As of 2021, it’s also the longest continuous rail-trail, built upon the old Missouri-Kansas-Texas Railroad (MKT) or the Katy, for short. One astonishing fact we learned about this railroad track involved a poorly executed publicity stunt in 1896 that drew 40,000 people to witness a staged train collision, called the Crash at Crush.

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Greenbrier River Trail – West Virginia

Only a 15-minute drive from the famed Greenbrier Resort in White Sulphur Springs lies the southern trailhead of the Greenbrier River Trail, a 77-mile rails-to-trails that cuts through the center of West Virginia.  We’ve been the frequent guests of wonderful friends who have a home in the mountains overlooking the resort, so we’re very familiar with this almost heavenly area and have ridden the trail and kayaked on the river in the past.  (We won’t lie, though, Jim comes for the golf!)

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Cherry Creek Trail – Denver, CO

Starting in downtown Denver and heading 40 miles southeast to Franktown, the Cherry Creek Trail is a true gift to the bikers, runners and walkers of the city. And based on the number whom we passed on our ride, they are well aware of it!

For the first five miles from downtown, from the scenic falls where the creek meets the Platte River, we rode nearly on the edge of the rock-strewn creek. The trail runs below street level, hence there are many overhead bridges and on/off ramps from nearby neighborhoods. We had to wonder what happened when the creek rose – the sign below was our answer. 



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Baltimore & Annapolis Trail plus BWI Trail, MD

The Baltimore and Annapolis Trail plus the BWI Trail  are two distinct trails that connect at the  northwestern trailhead of the Baltimore and Annapolis Trail via the  John Overstreet Connector.  We found this to be a good place to start because it’s closest to one of our favorite breweries (scroll down if you’re curious!).  So, back and forth to Annapolis is about 28 miles, then the loop around the Baltimore Washington International (BWI) Thurgood Marshal airport is another 10.5 miles.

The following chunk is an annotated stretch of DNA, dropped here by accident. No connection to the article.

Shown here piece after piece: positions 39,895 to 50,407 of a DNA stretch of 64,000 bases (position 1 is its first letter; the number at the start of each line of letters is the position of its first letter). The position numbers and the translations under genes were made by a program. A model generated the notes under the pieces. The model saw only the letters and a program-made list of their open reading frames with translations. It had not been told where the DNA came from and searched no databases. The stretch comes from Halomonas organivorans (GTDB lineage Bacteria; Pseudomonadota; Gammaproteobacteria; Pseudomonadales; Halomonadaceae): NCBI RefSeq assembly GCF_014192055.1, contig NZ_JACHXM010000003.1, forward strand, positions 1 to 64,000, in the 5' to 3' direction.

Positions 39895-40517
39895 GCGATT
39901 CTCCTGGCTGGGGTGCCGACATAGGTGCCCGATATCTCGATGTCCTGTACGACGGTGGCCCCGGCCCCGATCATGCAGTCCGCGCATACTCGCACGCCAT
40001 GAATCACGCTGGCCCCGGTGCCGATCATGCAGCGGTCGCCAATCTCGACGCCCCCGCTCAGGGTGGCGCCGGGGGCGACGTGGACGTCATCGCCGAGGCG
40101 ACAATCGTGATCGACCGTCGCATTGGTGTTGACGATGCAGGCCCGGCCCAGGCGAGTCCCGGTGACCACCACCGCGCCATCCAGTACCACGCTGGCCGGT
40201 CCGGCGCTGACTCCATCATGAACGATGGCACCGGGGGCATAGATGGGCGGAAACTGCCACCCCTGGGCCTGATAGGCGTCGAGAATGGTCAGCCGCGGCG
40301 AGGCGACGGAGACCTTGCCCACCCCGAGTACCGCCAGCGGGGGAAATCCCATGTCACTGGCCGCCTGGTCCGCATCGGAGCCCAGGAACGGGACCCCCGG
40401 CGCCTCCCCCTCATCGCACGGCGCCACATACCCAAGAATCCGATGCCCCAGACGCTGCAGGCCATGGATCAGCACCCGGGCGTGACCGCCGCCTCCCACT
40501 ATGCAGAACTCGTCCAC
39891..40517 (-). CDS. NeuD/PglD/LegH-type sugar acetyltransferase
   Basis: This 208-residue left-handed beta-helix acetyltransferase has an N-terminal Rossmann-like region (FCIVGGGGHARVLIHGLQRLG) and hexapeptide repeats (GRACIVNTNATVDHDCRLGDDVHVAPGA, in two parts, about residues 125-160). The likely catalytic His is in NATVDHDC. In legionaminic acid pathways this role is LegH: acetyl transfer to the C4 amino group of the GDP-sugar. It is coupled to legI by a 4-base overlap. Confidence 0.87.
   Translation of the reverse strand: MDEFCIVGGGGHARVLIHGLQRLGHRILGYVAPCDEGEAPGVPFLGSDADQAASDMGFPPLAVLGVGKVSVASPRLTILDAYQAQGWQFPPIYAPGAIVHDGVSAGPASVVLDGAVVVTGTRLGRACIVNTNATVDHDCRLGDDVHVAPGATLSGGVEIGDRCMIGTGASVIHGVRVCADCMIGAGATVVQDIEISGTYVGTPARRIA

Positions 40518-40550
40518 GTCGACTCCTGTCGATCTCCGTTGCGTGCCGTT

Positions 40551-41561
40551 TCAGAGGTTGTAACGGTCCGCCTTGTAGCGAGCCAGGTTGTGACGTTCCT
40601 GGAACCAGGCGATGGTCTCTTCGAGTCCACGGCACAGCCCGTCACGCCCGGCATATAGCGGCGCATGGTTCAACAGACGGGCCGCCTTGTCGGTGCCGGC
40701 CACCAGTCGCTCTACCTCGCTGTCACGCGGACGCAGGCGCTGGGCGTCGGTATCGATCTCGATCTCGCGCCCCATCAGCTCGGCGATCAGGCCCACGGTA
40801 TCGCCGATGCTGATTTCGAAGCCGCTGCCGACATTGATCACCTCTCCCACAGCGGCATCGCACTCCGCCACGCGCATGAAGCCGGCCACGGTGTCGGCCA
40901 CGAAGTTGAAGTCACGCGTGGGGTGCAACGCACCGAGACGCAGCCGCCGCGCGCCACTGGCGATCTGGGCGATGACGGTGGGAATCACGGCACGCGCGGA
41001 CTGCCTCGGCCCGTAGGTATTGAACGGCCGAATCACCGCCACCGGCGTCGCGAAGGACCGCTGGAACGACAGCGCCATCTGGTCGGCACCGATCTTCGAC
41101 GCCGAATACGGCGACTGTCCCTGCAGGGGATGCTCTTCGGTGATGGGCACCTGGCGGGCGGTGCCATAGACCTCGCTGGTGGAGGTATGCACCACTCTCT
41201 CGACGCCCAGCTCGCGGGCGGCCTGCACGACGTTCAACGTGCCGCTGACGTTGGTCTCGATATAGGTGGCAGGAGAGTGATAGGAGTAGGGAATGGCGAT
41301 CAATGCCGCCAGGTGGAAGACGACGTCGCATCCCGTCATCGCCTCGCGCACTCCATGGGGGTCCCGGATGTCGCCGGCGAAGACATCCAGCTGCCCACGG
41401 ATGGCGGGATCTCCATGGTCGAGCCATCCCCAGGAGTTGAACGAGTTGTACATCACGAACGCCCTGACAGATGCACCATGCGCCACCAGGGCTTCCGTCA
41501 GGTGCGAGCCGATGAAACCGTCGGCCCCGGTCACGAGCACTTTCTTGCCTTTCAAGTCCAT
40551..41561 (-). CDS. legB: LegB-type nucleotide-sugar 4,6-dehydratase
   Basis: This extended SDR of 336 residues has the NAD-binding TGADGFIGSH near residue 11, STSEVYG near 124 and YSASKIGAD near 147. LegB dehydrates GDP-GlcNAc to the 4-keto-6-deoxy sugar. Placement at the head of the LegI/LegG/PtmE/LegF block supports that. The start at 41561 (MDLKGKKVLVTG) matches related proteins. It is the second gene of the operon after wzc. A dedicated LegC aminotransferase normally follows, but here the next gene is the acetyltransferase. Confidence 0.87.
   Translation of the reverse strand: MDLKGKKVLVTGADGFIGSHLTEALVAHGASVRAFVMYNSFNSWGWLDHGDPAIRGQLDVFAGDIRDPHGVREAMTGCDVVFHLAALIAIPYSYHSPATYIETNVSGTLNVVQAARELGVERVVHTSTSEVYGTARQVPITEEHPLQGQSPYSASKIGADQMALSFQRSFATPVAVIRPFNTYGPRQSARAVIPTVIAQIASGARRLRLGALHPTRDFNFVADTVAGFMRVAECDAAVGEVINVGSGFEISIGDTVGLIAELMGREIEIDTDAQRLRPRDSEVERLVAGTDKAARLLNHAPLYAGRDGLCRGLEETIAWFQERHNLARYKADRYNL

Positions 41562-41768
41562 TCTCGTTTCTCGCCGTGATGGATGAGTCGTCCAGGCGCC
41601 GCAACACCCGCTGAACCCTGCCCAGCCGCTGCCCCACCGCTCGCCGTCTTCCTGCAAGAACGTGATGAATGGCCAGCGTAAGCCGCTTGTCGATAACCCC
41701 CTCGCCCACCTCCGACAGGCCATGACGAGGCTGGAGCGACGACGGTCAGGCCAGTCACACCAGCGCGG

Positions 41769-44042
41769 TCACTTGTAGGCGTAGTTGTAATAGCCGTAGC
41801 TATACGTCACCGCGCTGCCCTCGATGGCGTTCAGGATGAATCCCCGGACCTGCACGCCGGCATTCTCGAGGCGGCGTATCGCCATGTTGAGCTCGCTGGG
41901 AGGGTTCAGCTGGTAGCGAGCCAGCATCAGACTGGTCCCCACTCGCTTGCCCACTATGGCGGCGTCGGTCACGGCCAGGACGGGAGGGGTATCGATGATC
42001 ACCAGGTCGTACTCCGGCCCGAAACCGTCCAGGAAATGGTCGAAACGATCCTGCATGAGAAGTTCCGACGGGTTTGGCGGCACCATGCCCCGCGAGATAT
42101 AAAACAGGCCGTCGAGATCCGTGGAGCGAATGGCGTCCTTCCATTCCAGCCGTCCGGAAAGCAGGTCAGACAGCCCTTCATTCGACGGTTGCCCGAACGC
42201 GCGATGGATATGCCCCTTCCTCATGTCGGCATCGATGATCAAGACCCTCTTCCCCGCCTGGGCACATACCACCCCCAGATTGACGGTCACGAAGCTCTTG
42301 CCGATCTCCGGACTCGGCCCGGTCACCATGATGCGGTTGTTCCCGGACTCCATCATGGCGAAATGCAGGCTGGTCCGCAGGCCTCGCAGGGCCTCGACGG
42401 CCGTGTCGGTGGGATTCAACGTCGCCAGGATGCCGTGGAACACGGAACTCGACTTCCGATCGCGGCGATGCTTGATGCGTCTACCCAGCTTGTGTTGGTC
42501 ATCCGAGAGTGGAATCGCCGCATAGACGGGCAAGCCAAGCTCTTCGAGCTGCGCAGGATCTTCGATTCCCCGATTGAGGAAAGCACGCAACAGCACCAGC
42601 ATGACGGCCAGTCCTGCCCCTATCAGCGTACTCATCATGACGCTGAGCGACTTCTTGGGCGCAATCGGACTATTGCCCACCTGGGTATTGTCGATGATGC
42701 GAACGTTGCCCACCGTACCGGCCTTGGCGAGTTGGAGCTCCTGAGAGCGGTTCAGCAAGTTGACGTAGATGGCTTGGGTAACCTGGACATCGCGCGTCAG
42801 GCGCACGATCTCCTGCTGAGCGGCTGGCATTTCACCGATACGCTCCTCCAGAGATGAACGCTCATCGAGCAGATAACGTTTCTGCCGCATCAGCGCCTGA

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Delaware & Raritan Canal Trail, NJ

While on our way for a weekend in NYC, we decided to stop off in Princeton, NJ to bike a portion of the 70-mile Delaware & Raritan Canal Trail.  If your only exposure to New Jersey has been a stressful and decidedly UN-scenic drive along the Turnpike, you’ll be pleasantly surprised by this picturesque waterside trail.  

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Natl’ Central Railroad & York County Heritage Trail, MD-PA

By Guest Blogger, Dave Stratton

The National Central Railroad Trail (aka Torrey C. Brown Tail), known in Maryland as the NCR Trial, is a popular and true rails-to-trail bike path maintained in part by the Gunpower Falls State Park. The trail runs north-south and connects Hunt Valley, Maryland with York, Pennsylvania. It is approximately 45 miles in length and the terrain is relatively flat. Once in Pennsylvania, the trail becomes the Heritage Rail Trail County Park.  This combo trail description claims it is 48 miles long, while this one claims it is only 41 miles long – so, as always, only YOUR odometer knows for sure!